Renovating student housing photo

Cincinnati’s median income per household is $38,542. The national average is $60,293.

As part of legislation by the Cincinnati City Council to prevent evictions, a new initiative is coming to CUF – the city’s largest student enclave – in hopes of renovating poor housing conditions for student residents.

Passed by Cincinnati City Council late October 2019, the eight-part legislation seeks a preemptive approach in lowering the city’s high eviction rate, with an ordinance of the law zeroing in on CUF, East Price Hill and Avondale to manage and resolve health and safety code violations in rented residential properties there.

Citing low-income and rising housing costs, Councilman Greg Landsman – who proposed the legislation – says that stable housing is necessary to better the well-being of all Cincinnati families, with a focus on those in marginalized communities.

“The ability to access quality affordable housing is a huge part of whether or not we can say that all of our children and families are doing well,” he said.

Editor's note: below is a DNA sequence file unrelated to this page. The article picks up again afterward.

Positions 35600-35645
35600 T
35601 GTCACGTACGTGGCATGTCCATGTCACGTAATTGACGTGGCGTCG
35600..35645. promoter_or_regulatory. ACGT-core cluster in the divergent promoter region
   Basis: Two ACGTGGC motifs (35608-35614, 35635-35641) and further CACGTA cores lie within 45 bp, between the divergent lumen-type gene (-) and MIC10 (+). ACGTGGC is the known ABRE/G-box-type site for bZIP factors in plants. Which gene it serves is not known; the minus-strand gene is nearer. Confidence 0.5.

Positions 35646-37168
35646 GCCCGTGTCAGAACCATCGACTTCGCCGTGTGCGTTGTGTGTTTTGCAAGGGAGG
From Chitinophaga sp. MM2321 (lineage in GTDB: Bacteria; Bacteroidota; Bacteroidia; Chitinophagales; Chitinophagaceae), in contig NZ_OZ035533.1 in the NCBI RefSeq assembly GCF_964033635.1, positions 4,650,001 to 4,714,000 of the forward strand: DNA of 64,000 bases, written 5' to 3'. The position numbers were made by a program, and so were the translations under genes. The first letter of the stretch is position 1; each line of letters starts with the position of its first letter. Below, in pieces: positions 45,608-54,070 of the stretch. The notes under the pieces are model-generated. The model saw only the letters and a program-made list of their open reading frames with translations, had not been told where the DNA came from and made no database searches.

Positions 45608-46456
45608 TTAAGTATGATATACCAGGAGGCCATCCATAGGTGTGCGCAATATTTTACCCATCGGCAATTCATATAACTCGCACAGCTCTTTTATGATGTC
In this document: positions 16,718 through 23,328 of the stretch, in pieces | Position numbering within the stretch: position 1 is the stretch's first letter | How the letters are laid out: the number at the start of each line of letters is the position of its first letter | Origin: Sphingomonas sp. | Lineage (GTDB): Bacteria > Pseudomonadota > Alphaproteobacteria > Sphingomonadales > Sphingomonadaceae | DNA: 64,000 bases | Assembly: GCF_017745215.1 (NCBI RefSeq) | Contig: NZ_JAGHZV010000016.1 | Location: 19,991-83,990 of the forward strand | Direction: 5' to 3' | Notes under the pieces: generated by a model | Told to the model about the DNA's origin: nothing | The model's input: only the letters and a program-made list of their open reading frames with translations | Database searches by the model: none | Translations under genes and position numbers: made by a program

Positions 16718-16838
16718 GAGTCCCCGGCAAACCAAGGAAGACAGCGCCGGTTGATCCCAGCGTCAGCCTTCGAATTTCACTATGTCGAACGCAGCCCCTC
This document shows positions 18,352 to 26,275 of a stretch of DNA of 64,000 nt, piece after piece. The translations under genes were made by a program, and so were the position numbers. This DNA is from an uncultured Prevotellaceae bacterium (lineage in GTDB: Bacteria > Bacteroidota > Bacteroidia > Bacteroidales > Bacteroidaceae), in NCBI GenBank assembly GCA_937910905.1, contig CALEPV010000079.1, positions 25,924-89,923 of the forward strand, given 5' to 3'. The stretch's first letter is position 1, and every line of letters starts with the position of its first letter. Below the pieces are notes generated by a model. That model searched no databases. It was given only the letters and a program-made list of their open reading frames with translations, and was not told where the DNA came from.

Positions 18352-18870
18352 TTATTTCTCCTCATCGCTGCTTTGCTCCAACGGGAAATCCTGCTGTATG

Cincinnati’s eviction rate sits at 4.7% – approximately two percentage points higher than the national average, according to the most recent data by Princeton University’s Eviction Lab.

There are several factors that contribute to the city’s current eviction rate such as high levels of poverty and inequality, said Elaina Johns-Wolfe, a Ph.D. student at the University of Cincinnati who studies eviction in the city.

“A lot of people view Cincinnati as a very affordable city to live in,” she said. “The cost of living might be low, but so are people’s incomes.”

According to data from the U.S. Census Bureau, Cincinnati’s median household income is $38,542 – that’s compared to $60,293 nationally. The city’s poverty rate of 27% more than doubles the national average.

“A lot of times we like to think that ‘Oh, people are being evicted because they’re a bad tenant,’” said Johns-Wolfe, adding that evictions generally follow socioeconomic patterns of race, class and gender, with women of color often most effected.

“Eviction also needs to be understood as a cause of poverty,” she said, noting that evictions often compound other issues of poverty. “Once someone experiences one eviction, they’re more likely to experience evictions after that as well.”